FRISCO, TX -- What began as a friendly wager between father and son turned out to prove the father's point. Scot Clayborn of On the Ball Vending (Frisco, TX) explained that he is a staunch believer in what he calls "pre-service" visits. These are regular supplementary stops at locations in between the scheduled monthly service calls. These brief spot-checks typically do not include filling and collecting.
Dusty Clayborn Curtis
Using his son Dusty's route as the test market, the pair divided it into 100 locations that received standard service calls on the usual 30-day frequency and 100 locations that received additional in-between visits.
All the accounts were local stores, less than 60 miles from the company's shop, Clayborn explained. "Obviously, if your route is spread out over different states, you can't do that," he pointed out.
Those additional visits, he added, were very brief, and included only turning the coin mechs to make sure they were in good working order and checking the vender lids. He would also give the machines a quick wipedown with a paper towel and "top off" any machines that were low on product.
These quick inspections took just a few minutes, but the earning results were dramatic, he reported. "The difference was a 50% increase in revenue at the locations that received the extra attention. It really helped to drive up the revenue in bulk vending locations," Clayborn said.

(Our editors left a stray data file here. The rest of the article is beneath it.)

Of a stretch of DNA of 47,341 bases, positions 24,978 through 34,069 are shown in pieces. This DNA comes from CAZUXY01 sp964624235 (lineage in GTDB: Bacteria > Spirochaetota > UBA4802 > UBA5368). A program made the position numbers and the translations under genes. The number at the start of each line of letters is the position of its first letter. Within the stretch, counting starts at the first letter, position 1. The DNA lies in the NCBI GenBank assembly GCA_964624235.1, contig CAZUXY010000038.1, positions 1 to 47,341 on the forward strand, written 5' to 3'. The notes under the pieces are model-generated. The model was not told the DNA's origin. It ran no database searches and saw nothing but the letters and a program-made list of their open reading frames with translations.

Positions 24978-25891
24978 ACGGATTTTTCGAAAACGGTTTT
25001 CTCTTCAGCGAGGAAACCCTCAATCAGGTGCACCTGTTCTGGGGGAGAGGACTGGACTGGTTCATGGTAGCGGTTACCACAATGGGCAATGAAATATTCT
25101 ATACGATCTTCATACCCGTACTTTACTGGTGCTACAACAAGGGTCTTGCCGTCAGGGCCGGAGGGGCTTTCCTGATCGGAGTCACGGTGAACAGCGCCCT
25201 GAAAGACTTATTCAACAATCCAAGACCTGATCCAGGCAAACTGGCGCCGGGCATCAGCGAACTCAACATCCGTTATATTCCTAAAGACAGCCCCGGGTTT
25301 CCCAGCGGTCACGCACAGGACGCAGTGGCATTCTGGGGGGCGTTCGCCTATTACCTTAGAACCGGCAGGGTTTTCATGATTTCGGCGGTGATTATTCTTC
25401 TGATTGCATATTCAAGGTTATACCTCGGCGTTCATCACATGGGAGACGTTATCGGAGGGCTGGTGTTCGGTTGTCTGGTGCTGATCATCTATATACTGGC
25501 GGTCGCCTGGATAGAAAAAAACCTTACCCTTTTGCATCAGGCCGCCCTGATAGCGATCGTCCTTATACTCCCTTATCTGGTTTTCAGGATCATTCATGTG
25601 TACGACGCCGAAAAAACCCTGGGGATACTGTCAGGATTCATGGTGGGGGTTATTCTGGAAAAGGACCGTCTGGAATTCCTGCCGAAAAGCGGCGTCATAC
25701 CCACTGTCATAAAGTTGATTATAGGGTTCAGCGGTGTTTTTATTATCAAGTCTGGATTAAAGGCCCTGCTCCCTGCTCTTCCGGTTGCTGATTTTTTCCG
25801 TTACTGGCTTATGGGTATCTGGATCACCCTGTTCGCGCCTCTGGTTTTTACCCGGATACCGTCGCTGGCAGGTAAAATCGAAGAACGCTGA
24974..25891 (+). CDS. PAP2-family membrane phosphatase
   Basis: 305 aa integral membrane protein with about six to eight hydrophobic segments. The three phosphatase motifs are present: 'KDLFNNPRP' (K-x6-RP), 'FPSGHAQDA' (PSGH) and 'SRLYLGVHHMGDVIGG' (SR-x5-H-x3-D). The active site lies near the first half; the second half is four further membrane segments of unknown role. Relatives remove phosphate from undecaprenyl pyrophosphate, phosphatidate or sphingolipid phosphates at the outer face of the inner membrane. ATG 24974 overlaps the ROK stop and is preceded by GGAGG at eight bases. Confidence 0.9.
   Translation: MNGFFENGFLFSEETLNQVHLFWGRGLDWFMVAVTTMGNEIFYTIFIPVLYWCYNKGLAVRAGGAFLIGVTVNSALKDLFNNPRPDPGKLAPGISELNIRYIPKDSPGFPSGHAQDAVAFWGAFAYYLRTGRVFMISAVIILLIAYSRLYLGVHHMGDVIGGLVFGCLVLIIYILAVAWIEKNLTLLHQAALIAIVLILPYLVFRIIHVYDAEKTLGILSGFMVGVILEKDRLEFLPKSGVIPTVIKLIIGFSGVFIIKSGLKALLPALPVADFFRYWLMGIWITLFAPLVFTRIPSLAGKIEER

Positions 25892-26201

Although many bulk vending operators make spot-checks like this on an ad hoc basis, integrating them into a service schedule or route protocol is a somewhat new concept. The question for operators always has been whether it is worth the time and effort to make additional location visits. Although fixing problems at a location quickly has always been a priority for operators, the cost-benefit analysis has remained difficult. Even for actual service calls to deal with broken coin mechs or empty machines, it has not been easy to find a definitive answer to the question: is preventing a week or two's lost sales worth the effort of laying on a visit to fix the problem immediately?
The Clayborns' experiment demonstrated just how costly small problems can be in terms of lost revenue. There also are the intangibles, such as that a clean, well-stocked machine is likely to attract more customers, and the way in which additional visits serve to cement the relationship between operator and location management.
For the elder Clayborn, the outcome of the month-long experiment was hardly a surprise. "It's like my grandpa always said," he recalled. "You can't feed hogs from an empty trough."
Clayborn started On The Ball Vending in 1973 with just 40 machines. Today, the operation provides bulk vending services in 14 states; it's headquartered in a 20,000-sq.ft. plant outside of Dallas. The business focuses on merchandising 50¢ novelties in 1" capsules.